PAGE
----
Each new child brought rewards and challenges for the entire family. Ken and Mary Besse said they are very open with each child about the birth parents, but that the questions are sometimes difficult to answer.
“There is a big difference between surrendered parental rights rather than rights that are taken away,” Ken Besse said. Some of the children have had supervised visits or even regular contact with their birth parents, but some are not allowed to see their parents because of drug or alcohol-filled environments.
When asked whether the children held resentment for Ken or Mary Besse, one of the children said his only fear is that by the time he is 18 and allowed to make contact with his mother, she may not be alive because of the lifestyle she lives. This is just one of the many issues that Ken and Mary Besse discuss regularly with their children.
“Negative attitudes are some of the most difficult aspects,” Mary Besse said. “Each child responds differently to their birth family.”
Each child also carries unique personality traits and in order to blend a 14-member family successfully, you have to recognize these differences, Mary Besse said.
As each child chimed in about his or her brothers and sisters’ “unique” traits, laughter filled the farmhouse kitchen. Though Brad was absent, his family deemed him a type “A” orderly individual and Leah as the artist. “She has never walked the straight and narrow,” Ken Besse said.
Anna is known as the quiet, down to earth, conscientious sister, and Robby as the tinker and class clown. “He used to take apart everyone’s bike,” Ken Besse said, “although he didn’t always know how to put them back together.”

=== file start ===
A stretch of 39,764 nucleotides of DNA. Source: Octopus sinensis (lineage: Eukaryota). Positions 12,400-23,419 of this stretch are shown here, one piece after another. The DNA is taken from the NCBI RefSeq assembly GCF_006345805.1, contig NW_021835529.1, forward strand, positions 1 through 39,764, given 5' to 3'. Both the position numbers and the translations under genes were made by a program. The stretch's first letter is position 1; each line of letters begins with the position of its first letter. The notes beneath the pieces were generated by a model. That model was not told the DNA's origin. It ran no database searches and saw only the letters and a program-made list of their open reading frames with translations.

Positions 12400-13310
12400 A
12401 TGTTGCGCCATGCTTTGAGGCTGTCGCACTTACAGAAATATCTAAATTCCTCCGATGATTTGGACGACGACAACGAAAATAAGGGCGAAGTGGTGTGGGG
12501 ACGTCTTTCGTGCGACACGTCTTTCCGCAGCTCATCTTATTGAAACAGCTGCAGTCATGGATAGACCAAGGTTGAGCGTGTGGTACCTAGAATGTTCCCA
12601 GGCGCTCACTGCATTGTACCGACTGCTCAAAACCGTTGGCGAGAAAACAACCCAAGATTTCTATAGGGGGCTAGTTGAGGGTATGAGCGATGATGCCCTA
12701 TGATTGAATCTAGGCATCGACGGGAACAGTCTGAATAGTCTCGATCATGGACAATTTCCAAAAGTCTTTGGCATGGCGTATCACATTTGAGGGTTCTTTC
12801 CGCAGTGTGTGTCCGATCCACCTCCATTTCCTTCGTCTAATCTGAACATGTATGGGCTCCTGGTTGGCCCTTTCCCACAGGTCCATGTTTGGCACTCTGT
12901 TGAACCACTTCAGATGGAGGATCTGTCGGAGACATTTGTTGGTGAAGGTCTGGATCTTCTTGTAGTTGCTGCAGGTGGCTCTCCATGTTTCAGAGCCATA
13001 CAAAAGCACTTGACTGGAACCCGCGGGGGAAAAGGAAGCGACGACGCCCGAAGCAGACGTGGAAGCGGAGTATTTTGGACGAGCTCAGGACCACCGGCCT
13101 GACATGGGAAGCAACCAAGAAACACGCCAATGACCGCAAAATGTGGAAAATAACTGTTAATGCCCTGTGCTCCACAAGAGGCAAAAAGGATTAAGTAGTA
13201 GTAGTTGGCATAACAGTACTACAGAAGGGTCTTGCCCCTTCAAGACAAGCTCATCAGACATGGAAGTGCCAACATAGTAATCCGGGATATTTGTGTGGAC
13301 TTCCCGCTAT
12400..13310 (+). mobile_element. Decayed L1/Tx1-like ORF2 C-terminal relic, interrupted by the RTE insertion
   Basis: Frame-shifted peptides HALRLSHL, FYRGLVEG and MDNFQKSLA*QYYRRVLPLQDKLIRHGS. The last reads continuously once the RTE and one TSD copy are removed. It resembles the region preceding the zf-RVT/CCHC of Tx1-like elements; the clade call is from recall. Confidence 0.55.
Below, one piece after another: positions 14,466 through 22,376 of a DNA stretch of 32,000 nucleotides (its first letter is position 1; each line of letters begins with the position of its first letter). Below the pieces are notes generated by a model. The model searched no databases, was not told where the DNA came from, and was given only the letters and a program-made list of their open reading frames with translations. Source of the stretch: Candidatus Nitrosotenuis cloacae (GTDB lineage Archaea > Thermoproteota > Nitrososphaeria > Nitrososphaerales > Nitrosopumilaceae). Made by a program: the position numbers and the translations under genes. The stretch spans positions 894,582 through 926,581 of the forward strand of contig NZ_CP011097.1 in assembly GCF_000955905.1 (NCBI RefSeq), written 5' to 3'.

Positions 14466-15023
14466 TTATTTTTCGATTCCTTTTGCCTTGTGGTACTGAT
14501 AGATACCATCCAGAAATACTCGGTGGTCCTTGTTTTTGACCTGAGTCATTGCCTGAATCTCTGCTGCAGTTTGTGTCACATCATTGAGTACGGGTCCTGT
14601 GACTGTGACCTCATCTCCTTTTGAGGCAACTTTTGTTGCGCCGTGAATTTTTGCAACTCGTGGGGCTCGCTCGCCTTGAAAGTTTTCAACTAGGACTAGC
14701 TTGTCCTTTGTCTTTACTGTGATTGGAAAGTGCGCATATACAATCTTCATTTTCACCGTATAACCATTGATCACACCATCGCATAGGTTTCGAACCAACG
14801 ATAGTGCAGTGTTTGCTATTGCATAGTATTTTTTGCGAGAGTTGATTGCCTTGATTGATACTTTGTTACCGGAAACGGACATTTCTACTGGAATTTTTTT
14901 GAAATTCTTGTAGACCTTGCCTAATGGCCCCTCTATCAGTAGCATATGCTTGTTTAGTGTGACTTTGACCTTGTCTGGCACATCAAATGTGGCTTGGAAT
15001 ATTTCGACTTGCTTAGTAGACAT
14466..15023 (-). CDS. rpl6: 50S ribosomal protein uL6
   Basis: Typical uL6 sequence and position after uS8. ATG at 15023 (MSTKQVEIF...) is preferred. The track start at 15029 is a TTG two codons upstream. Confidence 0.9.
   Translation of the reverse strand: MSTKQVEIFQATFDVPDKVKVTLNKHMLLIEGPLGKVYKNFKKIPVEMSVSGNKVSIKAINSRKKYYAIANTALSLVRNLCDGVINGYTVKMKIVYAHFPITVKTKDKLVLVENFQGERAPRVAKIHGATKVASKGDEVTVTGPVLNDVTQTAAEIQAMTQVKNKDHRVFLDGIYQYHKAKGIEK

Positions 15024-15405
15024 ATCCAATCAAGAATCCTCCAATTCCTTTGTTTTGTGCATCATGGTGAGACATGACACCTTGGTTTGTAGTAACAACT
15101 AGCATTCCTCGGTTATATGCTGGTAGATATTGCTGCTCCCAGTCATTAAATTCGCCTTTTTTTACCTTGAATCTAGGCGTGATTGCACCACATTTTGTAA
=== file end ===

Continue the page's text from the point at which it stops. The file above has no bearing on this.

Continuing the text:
Rachel is high strung, her sister Kate said. Tabby is quiet and down to earth, yet known as the procrastinator. Kate is the outgoing, boisterous one of the group, according to Tabby. “She’s the drama queen.”
Nick is the typical farm boy, Ken Besse said. Jeffrey is the sports fanatic, and Chris is the stubborn one, the wrestler. Luke is another artist in the family, complete with Leah-like red hair and Doug, equipped with his Harry Potter costume, is not your typical 8-year old, according to his sisters.
“He is so random,” Kate said as she acted out how his behavior is from one night to the next.
Many of the siblings show some similarities, though. Rachel and Brad are both high strung; Anna and Tabby are both quiet; and Luke and Leah could be twins, except that they are 18 years apart, Mary Besse said.
Even though the personality traits vary, the bond is very real, the family agreed. “They fight like cats and dogs,” Mary Besse said, “but they love each other completely.”
Each child brings something unique to the table, Ken and Mary Besse said. They are also willing to share their talents to enhance their faith.
Each one of the Besse children has served at St. James, Millstadt, in one capacity or another. Many are members of the newly-formed youth group. All have either served at Mass, coached grade school sports teams or helped out at parish events and picnics.
“Our faith is very strong, and we try to pass that on to each child,” Mary Besse said. “They are all a part of the church.”
When asked about the most rewarding aspects of adoption, Mary Besse said that moments like these, when the children are gathered around, sharing stories, make her very thankful. “They are our gifts,” she said.
Twelve gifts to be exact.
“As a young couple, we wanted to fill the pew at church,” Mary Besse said.
Now, with 12 adopted children – eight still living at home – the Besse family fills two pews at St. James in Millstadt, and this year’s summer vacation to Disneyworld prompted the need for two vehicles.
At the end of the day, amid the organized chaos of track and baseball games, beyond the daily challenges associated with broken curfews and vehicle arrangements, and looming questions about birth parents and stability, Ken and Mary Besse said they cherish each moment.
Sitting in the kitchen, with eight children surrounding the table and a cake box with the words “touch or die” marked on the top, the love and reality of a family is clear. “These children are dreams come true,” Mary Besse said.
– Shannon Philpott